Samarkand is one of the ancient cities of the world with its 2750 year history; it is the contemporary of Rome, Athens and Babylon. The city is located on the left bank of the middle course of the Zarafshan river, in the center of the Republic of Uzbekistan. In ancient times it was the capital of the powerful state Sogd. At the entrance to the city the forking of Afrasi-ab remained, where old Marakand, with the name of which Central Asian campaigns of Alexander of Macedon are associated.
Samarkand for a long time has been the most catching object to the eyes of politicians, businessmen and travelers. It reached the prosperity and grandeur in the time of Timur the great. The city had an advantageous geographical situation; it was an important crossroad on the Great Silk Road. This epoch left the most significant marks in the historical and architectural appearance of the city.
Magnificent samples of medieval architecture affecting the perfection of forms and riot of colour, were kept in Samarkand.

Samarkand ensemble of mausoleums Shakhi – Zinda on the slope of Afrosiab is the place of interest of whole Central Asian architecture. Its formation began in the XII century, the main building was in XIV- XV centuries in Timur’s time. Burial vaults of women of Timur’s clan prevail in the ensemble. All buildings differ by the rich architectural décor: carving composing mosaic, carving casting terra cotta, relief and painted majolica.
Registan is the combination of grateful majolica and sky-blue mosaic.
Gur-Emir mausoleum (XV century). Timur with his sons and grandsons was buried here. There is a one-colour marble marker of Mirsaid Barak on the left above the tomb. Mirsaid Barak was the most respectable mentor of Timur. The tombs of Mukhammad Sultan, Timur’s grandson is in front of the ossuary. The tombs of Shakhrukh and Mirshakh are behind the gravestones of Timur’s marker, and UmarSheikh’s gravestone is behind them (Timur’s sons). The burial vault of Gur Amir became the prototype of Taj Mahal in Agra.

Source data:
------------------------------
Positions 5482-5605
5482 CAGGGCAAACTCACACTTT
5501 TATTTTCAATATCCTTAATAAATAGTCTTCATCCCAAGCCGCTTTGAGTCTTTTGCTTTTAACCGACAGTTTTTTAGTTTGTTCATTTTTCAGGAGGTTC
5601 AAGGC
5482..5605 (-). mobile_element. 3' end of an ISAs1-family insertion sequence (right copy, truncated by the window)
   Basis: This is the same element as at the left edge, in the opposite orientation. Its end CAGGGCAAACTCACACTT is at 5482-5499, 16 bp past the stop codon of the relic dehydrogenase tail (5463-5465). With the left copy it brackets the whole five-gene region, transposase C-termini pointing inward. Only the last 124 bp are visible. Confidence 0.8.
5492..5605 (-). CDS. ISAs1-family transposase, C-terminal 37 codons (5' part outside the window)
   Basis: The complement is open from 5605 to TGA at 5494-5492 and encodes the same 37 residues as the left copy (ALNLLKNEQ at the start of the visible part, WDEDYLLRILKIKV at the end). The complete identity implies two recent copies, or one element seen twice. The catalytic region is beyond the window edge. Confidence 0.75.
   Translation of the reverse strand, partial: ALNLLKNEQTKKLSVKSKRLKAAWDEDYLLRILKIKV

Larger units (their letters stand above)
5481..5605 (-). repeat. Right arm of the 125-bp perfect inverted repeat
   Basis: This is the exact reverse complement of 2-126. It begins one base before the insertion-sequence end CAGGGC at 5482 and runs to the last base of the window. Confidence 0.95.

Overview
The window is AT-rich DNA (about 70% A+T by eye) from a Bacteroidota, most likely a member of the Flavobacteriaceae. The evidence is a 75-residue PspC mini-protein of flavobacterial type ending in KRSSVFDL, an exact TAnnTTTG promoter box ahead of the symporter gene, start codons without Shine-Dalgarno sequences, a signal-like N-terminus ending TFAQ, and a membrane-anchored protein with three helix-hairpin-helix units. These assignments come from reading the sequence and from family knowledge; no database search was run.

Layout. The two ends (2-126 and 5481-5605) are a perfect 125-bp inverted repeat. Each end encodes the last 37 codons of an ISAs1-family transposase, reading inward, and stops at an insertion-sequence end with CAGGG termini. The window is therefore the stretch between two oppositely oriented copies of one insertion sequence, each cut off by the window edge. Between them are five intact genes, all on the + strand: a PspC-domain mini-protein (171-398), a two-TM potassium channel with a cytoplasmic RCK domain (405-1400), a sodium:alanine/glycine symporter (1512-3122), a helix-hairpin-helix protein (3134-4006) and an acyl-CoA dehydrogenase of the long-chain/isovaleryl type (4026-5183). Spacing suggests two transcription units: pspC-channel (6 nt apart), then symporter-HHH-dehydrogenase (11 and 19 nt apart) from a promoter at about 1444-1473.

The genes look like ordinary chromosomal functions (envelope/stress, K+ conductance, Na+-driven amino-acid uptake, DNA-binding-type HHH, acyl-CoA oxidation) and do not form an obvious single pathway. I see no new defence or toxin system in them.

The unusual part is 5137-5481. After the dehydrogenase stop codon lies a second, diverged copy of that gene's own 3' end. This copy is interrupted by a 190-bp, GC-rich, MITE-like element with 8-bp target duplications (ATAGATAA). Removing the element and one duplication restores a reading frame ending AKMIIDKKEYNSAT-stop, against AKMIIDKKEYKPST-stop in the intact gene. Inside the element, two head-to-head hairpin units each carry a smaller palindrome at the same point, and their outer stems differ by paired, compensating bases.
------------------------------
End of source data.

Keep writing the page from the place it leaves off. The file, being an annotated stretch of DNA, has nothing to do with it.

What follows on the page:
As “a scientist on the throne ”, patron of science and education, Timur’s grandson Mirzo Ulugbek, went down in history. He gathered outstanding scientists. In 1420 during Ulugbek government, the observatory, which had no equal, was build. Star tables “Zidji-Gurgani” formed here have kept their scientific significance till our days. Only the foundation and a part of the astronomical instrument – sextant have remained of the observatory.
The greatest prosperity of the construction of the necropolis was in the last quarter of the XIV century, the time, when the construction of mausoleums of Timur’s family members, military leaders and nobles began. Several buildings of the ensemble “Shakhi -Zinda” belong to the first half of the XV century, time of Ulugbek. These include discreetly decorated portal (1434-1435) at the foot of the hill Afrosiab and standing on the hillside above, the mausoleum with two turquoise domes raised high over the tomb of the astronomer Kazi-zade-Rumi, a teacher of Ulugbek, as expected.
Open space in front of the mausoleum “Kazi-zade-Rumi” is replaced by a narrow passage, built up on both sides by the mausoleums of Timur’s time: “Emir-zade”, “Tuglu-Tekin,” “Shadi-Mulk-aka” (“Turkan-aka”) and “Shirin Bika-aka”. The main facades of these small buildings having only one hall are composed in the form of a portal focusing on a rich colorful decor. Only the octagonal mausoleum with open apertures on both sides, decorated with mosaics of glazed bricks, probably, originally (the first half of the XV century) covered with a dome on a high cylindrical drum differs from them.
In 1997, on the decision of UNESCO the 1225-year anniversary of the outstanding scientist and scholar of the East of Imam al-Bukhari was widely celebrated. By the anniversary date in the village Khortang near Samarkand, where the great mukhaddis was buried, the memorial was restored.
Ancient Samarkand generously gives its guests the unique historical and architectural monuments, the inimitable craftsmanship of artisans, folk customs and holidays, the secrets of oriental cuisine.
Modern Samarkand is a well-planned city. There are many parks and gardens. The city became one of the most important cultural centers of Uzbekistan, it has the university, other educational establishments, scientific institutions, opera and drama theaters, and numerous museums.